Drug Abuse Resistance Education (D.A.R.E.) is an important tool for the future. Championed by the Soldotna Police Department (SPD) D.A.R.E. is an international substance abuse prevention education program that seeks to prevent use of controlled drugs, membership in gangs, and violent behavior through a series of awareness and decision making classes. The program concludes with an essay competition, “When the course work is completed each student has to write an essay to graduate. The essay is a chance for them to describe what they’ve learned in the classroom and what D.A.R.E. means to them,” explained SPD officer Brennan, the D.A.R.E. instructor this year. “We had 151 essays and graduates this year and the level of writing of these 6th graders was amazing. I couldn’t believe I was reading 6th grade writing. We chose a winner from each class that got a prize packet and “Daren” the D.A.R.E. mascot. The overall winner Airah Cude also received a new bicycle donated by the Soldotna Rotary Club,” said Brennan.
Airah Cude is a 12-year-old 6th grader at Redoubt Elementary with a command of writing beyond her years and grade level. According to Officer Brennan it was the best D.A.R.E. essay he has ever read and brought the seasoned law enforcement officer to tears on stage. In part Airah’s essay read, “A lot of children would never recognize drug abuse unless something happened in their life if it wasn’t for programs like D.A.R.E. I learned the hard way. In 2012 my uncle passed away due to an over-dose of heroin. To this day I still remember what I was wearing, where I was and the hurt and pain in my dad’s eyes when he told my sisters and me. It was so heartbreaking to see someone I love, look up to and go to when I am hurting, so upset himself. My 25 year old was gone forever. I could barely sleep or eat. Every day I had this huge lump in my throat. Whenever I heard his name or something reminded me of him, I just wanted to burst into tears. He was not a bad guy. He was a fun uncle, he was a good brother and a loved son with a big heart. What happens when you do drugs is you get addicted and cannot stop. It happens to good people too. I still see the heartbreak in my family’s eyes like it happened yesterday. I think it never ends. Anyone who ever said life was easy has never faced a hardship. I will never touch drugs, I have witnessed what it does to people and the ones that love them,” at this point in her essay Airah’s voice chocked and Officer Brennan finished reading the rest of her winning essay, the conclusion of which drew a spontaneous standing ovation from students, teachers and parents gathered in the SoHi auditorium.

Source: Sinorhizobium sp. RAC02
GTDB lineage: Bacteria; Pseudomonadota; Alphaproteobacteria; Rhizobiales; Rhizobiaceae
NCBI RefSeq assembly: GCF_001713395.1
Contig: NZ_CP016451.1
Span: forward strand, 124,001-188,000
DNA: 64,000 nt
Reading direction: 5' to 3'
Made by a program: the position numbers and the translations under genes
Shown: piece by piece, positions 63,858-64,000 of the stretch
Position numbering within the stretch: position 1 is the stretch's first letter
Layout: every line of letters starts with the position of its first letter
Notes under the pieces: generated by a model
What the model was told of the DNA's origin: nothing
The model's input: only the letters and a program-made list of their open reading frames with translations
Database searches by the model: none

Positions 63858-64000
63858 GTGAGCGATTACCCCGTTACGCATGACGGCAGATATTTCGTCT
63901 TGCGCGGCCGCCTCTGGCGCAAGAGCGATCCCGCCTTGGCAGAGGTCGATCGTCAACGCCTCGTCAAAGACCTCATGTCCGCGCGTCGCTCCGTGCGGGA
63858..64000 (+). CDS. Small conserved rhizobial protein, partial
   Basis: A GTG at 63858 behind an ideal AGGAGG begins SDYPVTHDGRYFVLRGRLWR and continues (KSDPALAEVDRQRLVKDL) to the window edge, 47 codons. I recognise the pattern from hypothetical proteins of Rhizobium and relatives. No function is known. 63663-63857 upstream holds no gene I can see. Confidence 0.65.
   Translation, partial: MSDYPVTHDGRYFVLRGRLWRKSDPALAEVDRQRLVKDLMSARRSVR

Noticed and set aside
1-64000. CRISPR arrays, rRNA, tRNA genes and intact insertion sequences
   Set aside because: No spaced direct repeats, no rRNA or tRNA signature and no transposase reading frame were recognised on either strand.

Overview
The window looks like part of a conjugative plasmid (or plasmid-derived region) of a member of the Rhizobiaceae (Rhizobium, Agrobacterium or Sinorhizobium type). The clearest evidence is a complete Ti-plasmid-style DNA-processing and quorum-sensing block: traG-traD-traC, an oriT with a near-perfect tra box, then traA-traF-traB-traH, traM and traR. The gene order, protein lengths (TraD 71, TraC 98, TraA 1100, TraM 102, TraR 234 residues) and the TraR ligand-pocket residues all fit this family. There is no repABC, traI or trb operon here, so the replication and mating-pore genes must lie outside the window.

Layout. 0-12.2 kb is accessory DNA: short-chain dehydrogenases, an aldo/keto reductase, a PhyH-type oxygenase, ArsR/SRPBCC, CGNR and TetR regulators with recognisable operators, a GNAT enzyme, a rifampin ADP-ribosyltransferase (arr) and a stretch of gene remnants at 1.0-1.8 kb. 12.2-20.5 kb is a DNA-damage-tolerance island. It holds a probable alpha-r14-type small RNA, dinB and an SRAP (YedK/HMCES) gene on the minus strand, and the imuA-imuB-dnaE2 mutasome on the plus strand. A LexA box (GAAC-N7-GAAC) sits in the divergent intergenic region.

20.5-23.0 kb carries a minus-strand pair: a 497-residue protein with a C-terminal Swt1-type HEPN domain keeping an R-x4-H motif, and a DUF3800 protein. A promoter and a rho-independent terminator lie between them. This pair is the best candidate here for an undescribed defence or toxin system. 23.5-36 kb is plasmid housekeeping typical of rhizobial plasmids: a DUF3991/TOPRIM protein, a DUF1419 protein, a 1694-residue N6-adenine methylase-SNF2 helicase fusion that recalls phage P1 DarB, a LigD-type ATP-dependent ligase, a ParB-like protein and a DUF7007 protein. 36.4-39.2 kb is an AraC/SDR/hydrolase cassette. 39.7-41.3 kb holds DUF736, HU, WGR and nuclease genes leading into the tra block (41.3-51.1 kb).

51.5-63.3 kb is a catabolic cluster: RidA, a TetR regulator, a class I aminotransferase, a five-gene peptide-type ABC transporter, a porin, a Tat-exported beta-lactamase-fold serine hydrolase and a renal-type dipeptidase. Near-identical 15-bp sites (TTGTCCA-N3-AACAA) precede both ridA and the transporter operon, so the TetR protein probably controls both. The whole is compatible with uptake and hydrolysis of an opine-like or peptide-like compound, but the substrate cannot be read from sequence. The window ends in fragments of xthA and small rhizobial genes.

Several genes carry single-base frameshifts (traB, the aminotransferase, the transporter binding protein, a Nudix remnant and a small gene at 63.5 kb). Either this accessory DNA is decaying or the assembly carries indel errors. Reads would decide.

In an interview following the ceremony Airah said, “I really hope my essay will help others choose not to do drugs because it’s really rough on anyone that’s close to them, it’s hard especially at such a young age.” Airah’s essay concluded, “The D.A.R.E. decision making model can be helpful in more areas in your life than just making the choice not to use drugs, I can help you make safe and responsible choices. Thank you Officer Brennan for all you do to make a difference!”